In the Netflix series “House of Cards,” Kevin Spacey’s character has presence—in every room he enters, he is a force to be reckoned with. We all know lawyers like this; some people are just larger than life.
Strangely, some of the lawyers with the most distinguished presences in the real world have little to no visibility in the online world.
Your online visibility is an aggregate of two things—what results appear when people search for your name on Google, and whether your name pops up when people search for your specialty or practice area online.
In other words, your online presence helps to validate who you are. When a business associate refers a potential client to you, the vetting process often begins with Google. And so the simplest definition of online presence becomes: What does Google say about you?
For example, a few days ago, I received a message from a partner at a law firm. I hadn’t met him before, but he had seen my article about Avvo.com, the largest online lawyer-ranking service, and told me his firm had just lost out on an engagement because it’s Avvo rating wasn’t high enough.
His firm was being compared to another firm based on an online profile he didn’t even know existed.
Now, Avvo.com is just one lawyer listing site, but, as a lawyer, your Avvo results may show up on the first page of any Google search for your name.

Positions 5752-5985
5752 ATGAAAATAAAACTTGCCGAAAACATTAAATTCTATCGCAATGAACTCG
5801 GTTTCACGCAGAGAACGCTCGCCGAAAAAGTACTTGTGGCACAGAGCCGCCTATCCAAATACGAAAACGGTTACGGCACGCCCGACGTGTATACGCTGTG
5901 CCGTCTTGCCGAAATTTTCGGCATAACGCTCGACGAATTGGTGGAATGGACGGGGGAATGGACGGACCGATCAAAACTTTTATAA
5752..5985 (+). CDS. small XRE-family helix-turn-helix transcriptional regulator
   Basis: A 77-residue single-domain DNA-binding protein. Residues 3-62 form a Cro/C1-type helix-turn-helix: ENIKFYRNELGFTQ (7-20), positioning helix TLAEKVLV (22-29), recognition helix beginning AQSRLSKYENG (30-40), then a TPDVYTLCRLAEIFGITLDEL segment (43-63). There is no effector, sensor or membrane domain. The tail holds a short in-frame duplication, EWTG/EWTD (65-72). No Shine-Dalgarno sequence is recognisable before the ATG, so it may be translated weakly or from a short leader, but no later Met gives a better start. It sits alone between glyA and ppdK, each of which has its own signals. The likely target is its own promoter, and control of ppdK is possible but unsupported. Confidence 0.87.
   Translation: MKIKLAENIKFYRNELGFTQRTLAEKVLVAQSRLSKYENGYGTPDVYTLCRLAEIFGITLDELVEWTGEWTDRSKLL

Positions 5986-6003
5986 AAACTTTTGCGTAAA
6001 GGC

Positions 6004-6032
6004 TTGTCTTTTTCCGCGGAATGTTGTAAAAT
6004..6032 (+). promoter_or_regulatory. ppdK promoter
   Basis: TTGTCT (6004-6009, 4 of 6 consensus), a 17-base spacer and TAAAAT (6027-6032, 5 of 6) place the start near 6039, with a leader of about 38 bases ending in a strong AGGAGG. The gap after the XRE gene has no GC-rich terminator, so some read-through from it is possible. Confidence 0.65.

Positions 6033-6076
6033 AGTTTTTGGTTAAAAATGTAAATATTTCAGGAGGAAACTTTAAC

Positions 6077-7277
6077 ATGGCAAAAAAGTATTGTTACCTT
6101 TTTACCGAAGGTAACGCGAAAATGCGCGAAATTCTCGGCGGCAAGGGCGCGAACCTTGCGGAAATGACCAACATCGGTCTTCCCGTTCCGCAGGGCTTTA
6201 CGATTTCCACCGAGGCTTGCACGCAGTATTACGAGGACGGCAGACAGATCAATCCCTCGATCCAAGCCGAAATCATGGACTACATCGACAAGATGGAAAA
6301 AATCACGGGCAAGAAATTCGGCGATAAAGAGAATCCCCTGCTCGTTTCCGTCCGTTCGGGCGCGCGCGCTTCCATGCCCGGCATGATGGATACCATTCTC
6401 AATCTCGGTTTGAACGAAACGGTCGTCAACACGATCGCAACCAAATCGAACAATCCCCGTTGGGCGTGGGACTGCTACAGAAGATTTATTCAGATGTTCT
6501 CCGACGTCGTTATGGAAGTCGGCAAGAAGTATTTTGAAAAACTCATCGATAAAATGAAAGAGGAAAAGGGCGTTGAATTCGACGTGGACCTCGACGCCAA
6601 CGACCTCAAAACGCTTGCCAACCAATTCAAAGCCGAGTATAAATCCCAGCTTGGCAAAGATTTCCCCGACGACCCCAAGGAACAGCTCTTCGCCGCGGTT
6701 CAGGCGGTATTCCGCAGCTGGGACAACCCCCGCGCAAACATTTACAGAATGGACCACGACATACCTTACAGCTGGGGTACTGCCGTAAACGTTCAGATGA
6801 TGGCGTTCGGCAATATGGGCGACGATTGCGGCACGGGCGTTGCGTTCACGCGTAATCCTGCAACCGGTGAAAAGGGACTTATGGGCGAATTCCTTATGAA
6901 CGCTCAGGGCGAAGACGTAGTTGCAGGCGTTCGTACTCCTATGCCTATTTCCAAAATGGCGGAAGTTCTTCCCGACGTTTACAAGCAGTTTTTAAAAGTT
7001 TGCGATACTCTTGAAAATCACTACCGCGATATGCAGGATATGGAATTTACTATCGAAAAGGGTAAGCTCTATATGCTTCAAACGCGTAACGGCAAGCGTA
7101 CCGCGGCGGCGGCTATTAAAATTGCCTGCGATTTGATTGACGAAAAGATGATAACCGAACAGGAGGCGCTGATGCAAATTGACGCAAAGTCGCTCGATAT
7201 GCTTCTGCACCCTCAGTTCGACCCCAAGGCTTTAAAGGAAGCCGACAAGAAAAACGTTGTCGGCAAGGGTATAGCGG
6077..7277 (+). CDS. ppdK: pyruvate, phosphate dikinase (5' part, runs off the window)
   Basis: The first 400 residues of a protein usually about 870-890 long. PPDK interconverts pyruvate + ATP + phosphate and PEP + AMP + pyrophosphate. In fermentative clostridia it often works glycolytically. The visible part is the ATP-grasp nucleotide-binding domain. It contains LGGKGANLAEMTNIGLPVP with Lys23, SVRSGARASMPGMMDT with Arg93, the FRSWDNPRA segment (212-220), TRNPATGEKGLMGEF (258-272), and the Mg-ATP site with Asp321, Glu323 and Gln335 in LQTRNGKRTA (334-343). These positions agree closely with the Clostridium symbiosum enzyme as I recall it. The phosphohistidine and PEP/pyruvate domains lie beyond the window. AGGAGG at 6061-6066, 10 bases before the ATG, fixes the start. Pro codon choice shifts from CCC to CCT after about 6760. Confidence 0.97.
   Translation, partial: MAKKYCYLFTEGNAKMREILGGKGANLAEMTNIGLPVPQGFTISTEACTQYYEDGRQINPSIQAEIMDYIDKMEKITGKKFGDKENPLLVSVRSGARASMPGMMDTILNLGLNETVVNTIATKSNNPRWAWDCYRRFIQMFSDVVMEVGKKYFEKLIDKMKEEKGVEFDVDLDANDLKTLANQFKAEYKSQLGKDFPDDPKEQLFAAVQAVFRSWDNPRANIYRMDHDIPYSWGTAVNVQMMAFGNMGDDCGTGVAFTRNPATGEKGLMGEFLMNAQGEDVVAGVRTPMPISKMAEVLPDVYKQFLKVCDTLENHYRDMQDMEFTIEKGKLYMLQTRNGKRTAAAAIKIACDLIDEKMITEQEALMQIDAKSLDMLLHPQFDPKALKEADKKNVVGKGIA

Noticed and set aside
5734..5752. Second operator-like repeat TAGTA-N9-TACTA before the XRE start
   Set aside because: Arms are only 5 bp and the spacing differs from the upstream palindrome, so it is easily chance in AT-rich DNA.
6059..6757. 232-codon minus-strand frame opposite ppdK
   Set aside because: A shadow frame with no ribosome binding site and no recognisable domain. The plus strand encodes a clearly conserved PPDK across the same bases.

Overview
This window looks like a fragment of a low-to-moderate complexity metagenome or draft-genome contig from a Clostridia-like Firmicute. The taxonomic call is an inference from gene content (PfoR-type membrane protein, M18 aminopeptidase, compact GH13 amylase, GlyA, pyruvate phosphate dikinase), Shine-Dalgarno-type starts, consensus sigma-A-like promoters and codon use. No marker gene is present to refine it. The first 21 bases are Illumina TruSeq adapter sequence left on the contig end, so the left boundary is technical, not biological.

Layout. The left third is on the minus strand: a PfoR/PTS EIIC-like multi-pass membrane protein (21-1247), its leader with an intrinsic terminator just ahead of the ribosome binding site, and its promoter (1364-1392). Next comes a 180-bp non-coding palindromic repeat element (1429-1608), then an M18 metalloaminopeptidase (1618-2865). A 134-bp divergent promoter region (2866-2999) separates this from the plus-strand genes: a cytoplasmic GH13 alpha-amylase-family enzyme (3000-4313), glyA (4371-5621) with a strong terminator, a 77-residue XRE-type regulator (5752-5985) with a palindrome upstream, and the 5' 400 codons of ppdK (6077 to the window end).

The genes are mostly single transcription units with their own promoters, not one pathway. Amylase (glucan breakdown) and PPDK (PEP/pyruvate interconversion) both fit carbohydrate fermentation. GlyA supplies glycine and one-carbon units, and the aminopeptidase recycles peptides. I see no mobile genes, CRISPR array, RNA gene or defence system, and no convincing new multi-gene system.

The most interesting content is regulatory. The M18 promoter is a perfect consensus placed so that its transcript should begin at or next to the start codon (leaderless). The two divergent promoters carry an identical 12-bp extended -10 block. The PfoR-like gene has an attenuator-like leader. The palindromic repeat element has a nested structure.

Failure to have a strong online presence, therefore, can be a true liability. You may not care what Google says about you or whether your name has ever come up on Twitter, but a new generation of in-house counsel cares very much—its members grew up in the online environment and it’s their default source for information about a wide range of subjects, including potential attorney hires.
In short, your online presence is your living “sum” the best evidence to the world of what you are the very best at. You need to consistently work to build it up.
How to go about this? Recognize that past performance is the best predictor of future performance. How can you tailor your online presence to show a pattern of success? Two words: Be specific. If you have hit five home runs in high-stakes litigation, highlight that in your online law firm and LinkedIn biographies.
Don’t make too much of the fact that you’ve handled some middling corporate transactions. Think like a rock band and make sure your play list is full of your biggest hits.
Whether you are a very private person or a power-hungry mover and shaker, your online presence is out there. There is no escaping it. You just need to decide if you want to make your online presence a strength or a liability.